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Smithtown eyes energy-efficient streetlights

In one of the largest projects of its kind on Long Island, Smithtown is replacing more than 10 percent of its streetlights with more cost- and energy-efficient luminaries.

The new lights, paid for with federal stimulus money through a grant of more than $1 million, will convert about 1,500 of the town's 11,600 streetlights to light-emitting diodes, said Traffic Safety Director Mitchell Crowley, who is overseeing the project. The town has installed about 200 light fixtures so far. The switch is expected to save about $225,000 a year, or $2.2 million over the fixtures' 10-year life.

The LED streetlights last about 105,000 hours, while commonly used high-pressure sodium lights generally are replaced about every 20,000 hours, said Michael Winegard of Beta LED of Racine, Wis., who sold Smithtown the fixtures.

The Long Island Power Authority said LED streetlights can use 50 to 70 percent less energy and last three to five times longer than high-pressure sodium lamps.

Among large cities, Boston and Los Angeles have installed LED lights and other communities have plans to make the change, Winegard said.

Other Long Island towns are undertaking their own street lamp changes or making plans to use more energy-efficient lighting. Some towns are converting to induction lights, which are similar to fluorescent lights and also cost less to use than traditional lighting.

Smithtown's grant is part of the federal Energy Efficiency and Conservation Block Grant, which funds environmental initiatives. Since early 2009, Smithtown has spent $500,000 of town money to replace some fixtures.

LED lights allow for more color awareness than regular high-sodium lights, according to Beta LED, making the lights popular among dark sky advocates who say they reduce glare and allow for better night vision.

Smithtown's switch is part of its ongoing environmentally friendly initiatives, including the purchase of compressed natural gas-powered trucks and installation of solar panels on municipal buildings. "This was an excellent way to use the stimulus money as dictated by the federal government," Smithtown Supervisor Patrick Vecchio said.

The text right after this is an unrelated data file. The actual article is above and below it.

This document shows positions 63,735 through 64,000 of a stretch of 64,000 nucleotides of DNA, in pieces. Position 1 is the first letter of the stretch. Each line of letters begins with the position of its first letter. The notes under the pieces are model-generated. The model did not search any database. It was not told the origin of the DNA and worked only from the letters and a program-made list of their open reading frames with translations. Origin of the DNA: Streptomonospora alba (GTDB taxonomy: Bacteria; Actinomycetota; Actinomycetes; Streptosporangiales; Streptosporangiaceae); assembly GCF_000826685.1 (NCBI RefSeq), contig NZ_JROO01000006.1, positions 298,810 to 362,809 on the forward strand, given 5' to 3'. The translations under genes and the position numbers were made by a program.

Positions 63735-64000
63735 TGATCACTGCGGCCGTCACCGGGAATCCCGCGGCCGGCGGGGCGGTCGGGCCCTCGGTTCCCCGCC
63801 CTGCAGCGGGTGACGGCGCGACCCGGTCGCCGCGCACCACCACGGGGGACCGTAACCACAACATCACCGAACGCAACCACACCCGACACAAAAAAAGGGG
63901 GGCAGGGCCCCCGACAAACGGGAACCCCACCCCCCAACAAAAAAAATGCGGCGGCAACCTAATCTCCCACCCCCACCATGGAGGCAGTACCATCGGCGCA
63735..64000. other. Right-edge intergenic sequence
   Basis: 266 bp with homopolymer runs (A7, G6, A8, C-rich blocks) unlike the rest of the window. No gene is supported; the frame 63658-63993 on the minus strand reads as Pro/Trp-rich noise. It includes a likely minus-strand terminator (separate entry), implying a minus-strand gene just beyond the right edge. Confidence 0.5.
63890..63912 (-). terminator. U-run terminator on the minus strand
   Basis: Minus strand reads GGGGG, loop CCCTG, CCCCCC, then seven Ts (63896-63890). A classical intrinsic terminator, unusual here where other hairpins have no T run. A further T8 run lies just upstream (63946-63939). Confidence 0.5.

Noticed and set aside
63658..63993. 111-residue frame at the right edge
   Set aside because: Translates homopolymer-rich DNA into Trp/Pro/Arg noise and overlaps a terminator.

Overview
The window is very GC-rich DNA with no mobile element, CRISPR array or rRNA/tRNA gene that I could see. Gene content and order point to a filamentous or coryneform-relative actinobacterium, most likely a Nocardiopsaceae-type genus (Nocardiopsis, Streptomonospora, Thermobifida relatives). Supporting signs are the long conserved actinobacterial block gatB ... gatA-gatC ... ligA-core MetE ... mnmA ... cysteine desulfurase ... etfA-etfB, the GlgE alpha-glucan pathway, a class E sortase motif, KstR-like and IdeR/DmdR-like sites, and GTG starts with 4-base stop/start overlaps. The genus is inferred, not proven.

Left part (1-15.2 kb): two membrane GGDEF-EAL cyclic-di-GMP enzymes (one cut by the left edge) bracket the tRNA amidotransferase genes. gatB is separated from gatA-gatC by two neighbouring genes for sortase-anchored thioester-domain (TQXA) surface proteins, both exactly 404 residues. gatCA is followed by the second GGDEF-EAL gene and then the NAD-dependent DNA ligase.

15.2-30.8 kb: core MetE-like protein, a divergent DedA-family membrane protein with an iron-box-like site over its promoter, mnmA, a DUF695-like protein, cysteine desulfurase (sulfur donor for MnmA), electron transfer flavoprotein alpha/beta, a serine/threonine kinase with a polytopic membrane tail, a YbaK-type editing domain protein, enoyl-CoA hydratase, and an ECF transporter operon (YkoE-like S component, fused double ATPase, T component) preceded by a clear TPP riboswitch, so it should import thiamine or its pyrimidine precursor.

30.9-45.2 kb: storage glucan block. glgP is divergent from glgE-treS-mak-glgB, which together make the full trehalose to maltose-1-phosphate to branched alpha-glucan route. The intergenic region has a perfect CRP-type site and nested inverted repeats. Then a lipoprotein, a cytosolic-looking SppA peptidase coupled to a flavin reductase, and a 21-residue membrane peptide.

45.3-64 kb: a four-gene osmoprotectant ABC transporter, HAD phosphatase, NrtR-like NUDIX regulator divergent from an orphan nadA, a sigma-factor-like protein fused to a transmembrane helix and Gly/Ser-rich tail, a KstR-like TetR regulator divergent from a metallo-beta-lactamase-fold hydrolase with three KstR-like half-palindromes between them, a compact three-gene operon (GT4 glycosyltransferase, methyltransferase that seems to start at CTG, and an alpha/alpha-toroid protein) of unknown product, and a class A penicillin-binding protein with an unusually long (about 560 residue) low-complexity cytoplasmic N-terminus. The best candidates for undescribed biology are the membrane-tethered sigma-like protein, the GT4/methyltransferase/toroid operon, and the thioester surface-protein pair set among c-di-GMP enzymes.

According to Crowley, many of the main roads in town have already been changed over, including Route 25A in Kings Park's downtown and from the Town of Brookhaven border through St. James, and Jericho Turnpike from The Bull wedge to Old Willets Path.

LI towns going LED

BABYLON

Testing LED street lighting.

BROOKHAVEN

Testing five LED lights on Main Street in Center Moriches and studying whether to use induction, LED or high-pressure sodium lights with electronic ballast.

EAST HAMPTON

Did not return calls seeking information.

ISLIP

After yearlong study, has installed 1,200 induction streetlights, saving 80 percent of the energy cost for those fixtures, and plans to replace all 28,000 lights through federal funds and grants.

HEMPSTEAD

Planning on converting 40 streetlights on Peninsula Boulevard to LED, utilizing the federal stimulus.

HUNTINGTON

Replacing 4,000 streetlights with induction fixtures, paid for with a $803,200 federal grant and $555,667 state grant, and plans to replace all 18,700 fixtures in the future.

NORTH HEMPSTEAD

Plans to install LED streetlights in the future, with the aid of a grant, and has begun testing in a few areas.

OYSTER BAY

In a pilot program to test both LED and induction lights.

RIVERHEAD

Looking into induction lighting and LED lighting and in the past two years has changed traffic signals to LED.

SMITHTOWN

Replacing 1,500 - 10 percent - of its streetlights with LED fixtures from a $1,000,063 federal grant and plans to continue replacing fixtures with LED or other energy-saving lights.

SOUTHAMPTON

Changed about 90 percent of the town's 2,800 lights from incandescent to low sodium lights.

SOUTHOLD

Replacing lamps with more efficient lights, but not LED or induction.

SHELTER ISLAND

With only about two dozen street lamps, has no plans to change them to another light technology.

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